D. HOGG: I think it’s important to realize that it’s good that we’re having these incremental steps. But just like we saw in Florida, where we rose the age to 21, you can still purchase a gun at the age of 18 if it’s a private sale. And like with many of the laws that were — they’re passing right now, where they tried kind of fixing the Dickey Amendment, they didn’t give any more funding. What they did is they said like you officially can do research, but we just aren’t going to fund it. And they’re leaving a lot of loopholes in here and trying to seem like they are doing things, when in reality these laws have more holes than Swiss cheese.
CAMEROTA: I understand. But I guess my point is, is that if you’re trying to get everybody together, if you’re trying to have solutions, do you think it is helpful when you say things like, Marco Rubio is putting, you know, for a dollar and five cents or whatever your coupon said, that’s how much he values students? I mean do you think that’s unnecessarily provocative?
D. HOGG: No, I think it’s not enough — I don’t think it’s even provocative enough because I — Marco Rubio is still supported by the NRA, which works to ensure not the safety of gun owners and the safety of Americans everywhere, but to ensure that they sell more guns. And at the end of the day, so long as he is being paid by the NRA, he’s not going to work to fix anything that is going to be concrete change. He’s going to make laws that get him re-elected but actually don’t have any major effect.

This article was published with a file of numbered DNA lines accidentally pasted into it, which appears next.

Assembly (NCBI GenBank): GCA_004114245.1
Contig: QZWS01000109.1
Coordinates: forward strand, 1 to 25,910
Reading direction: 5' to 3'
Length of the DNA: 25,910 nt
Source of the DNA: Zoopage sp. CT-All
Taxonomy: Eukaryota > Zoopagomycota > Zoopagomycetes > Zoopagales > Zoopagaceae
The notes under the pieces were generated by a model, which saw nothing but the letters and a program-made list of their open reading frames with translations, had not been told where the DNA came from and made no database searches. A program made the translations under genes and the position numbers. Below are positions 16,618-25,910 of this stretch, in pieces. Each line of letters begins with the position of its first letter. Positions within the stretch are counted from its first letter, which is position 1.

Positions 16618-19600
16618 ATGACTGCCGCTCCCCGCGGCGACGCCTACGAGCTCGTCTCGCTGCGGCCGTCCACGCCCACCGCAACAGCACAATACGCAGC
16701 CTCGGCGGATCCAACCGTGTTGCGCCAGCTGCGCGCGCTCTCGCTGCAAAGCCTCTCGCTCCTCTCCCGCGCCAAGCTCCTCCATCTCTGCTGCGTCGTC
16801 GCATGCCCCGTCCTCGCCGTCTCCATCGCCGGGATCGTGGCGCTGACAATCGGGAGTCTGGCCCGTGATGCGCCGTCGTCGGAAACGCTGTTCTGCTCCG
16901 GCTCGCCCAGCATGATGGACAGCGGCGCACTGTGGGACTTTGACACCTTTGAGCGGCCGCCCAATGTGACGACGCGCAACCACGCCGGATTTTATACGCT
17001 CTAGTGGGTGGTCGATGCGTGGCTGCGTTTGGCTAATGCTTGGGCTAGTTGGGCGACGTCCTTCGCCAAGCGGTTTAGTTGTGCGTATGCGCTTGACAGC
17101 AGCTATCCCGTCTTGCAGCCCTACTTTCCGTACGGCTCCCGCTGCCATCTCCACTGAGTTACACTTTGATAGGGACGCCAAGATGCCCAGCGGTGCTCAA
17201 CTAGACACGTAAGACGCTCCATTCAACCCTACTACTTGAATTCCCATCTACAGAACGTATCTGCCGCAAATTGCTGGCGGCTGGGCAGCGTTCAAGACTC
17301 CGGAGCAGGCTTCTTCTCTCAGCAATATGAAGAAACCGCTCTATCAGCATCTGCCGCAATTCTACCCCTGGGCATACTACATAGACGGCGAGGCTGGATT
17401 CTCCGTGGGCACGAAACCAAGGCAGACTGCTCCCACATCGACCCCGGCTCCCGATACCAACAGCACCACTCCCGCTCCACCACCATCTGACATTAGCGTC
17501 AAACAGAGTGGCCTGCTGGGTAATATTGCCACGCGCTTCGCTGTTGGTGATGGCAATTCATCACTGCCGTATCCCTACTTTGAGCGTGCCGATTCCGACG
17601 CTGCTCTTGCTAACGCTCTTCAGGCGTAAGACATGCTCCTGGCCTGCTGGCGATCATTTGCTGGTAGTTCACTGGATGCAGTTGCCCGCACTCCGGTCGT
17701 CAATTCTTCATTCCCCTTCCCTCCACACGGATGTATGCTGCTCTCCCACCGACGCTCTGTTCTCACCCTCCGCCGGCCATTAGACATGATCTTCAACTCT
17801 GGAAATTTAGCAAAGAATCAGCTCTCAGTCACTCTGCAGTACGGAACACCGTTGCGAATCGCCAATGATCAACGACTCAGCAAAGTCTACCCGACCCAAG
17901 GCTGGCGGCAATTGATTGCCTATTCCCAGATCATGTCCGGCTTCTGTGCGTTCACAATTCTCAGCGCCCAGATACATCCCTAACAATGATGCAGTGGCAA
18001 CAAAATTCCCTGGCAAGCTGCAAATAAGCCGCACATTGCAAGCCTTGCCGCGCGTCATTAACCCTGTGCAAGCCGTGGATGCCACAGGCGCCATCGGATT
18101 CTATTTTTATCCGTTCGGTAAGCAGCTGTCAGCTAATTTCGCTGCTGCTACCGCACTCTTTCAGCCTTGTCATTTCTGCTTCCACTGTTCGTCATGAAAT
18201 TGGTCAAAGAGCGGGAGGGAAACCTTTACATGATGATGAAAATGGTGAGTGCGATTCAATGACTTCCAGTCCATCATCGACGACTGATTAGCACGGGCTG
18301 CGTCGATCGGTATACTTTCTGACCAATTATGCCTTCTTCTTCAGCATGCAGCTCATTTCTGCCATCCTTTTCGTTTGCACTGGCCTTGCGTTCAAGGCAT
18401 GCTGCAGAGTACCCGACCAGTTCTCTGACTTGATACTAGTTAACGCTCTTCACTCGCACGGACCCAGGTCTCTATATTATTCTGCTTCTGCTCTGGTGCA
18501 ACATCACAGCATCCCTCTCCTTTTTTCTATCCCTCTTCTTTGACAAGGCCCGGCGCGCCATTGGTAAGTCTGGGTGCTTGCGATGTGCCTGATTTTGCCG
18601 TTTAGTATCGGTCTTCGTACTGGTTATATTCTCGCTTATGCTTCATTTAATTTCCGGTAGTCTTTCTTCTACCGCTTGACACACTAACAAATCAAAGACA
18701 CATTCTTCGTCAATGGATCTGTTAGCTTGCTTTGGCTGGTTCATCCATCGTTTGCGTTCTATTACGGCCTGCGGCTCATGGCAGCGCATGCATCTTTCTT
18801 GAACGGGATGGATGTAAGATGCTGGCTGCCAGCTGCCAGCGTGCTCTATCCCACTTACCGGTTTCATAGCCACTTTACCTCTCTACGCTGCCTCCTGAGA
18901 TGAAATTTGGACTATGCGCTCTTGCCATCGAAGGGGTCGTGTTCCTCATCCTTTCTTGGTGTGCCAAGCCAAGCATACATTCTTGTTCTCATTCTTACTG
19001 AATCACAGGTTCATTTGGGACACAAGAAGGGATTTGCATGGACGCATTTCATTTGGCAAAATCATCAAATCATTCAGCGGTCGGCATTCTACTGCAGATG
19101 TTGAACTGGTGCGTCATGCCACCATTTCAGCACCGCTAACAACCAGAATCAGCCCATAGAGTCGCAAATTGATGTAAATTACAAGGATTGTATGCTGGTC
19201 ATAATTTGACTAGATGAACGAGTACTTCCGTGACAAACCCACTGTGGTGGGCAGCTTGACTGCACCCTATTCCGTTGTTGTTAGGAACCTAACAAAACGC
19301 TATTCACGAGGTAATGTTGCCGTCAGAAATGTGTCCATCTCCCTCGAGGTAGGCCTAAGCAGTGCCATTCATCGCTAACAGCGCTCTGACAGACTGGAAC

CAMEROTA: Well, I mean, look, I’m not a Marco Rubio spokesperson. But now that I’ve heard what he’s doing behind the scenes, he is sponsoring all of these various bills, two of which were part of the omnibus, and so things are happening. And all I’m suggesting is that maybe you’re ire is misplaced, you know, since he is actually trying to work across the aisle?
D. HOGG: Yes, I think it’s a great step that he’s trying to work across the aisle. But I think so long as he’s supported by the NRA, no matter what he does, there’s always going to be loopholes in anything that he does. Because we’ve seen again and again, we’ve passed gun legislation in this country. And, at the end of the day, you can pass as many laws as you want, but if those laws are not very strong and they have so many loopholes that the NRA works so hard to ensure that they have, they aren’t going to be strong enough. Hey, they’re just not.
I appreciate that Alisyn Camerota learned she was wrong, acknowledged it, and apologized it — and then made real efforts to educate others as well.
The views expressed here are those of the author and do not represent those of any other individual or entity. Follow Sarah on Twitter: @sarahmquinlan.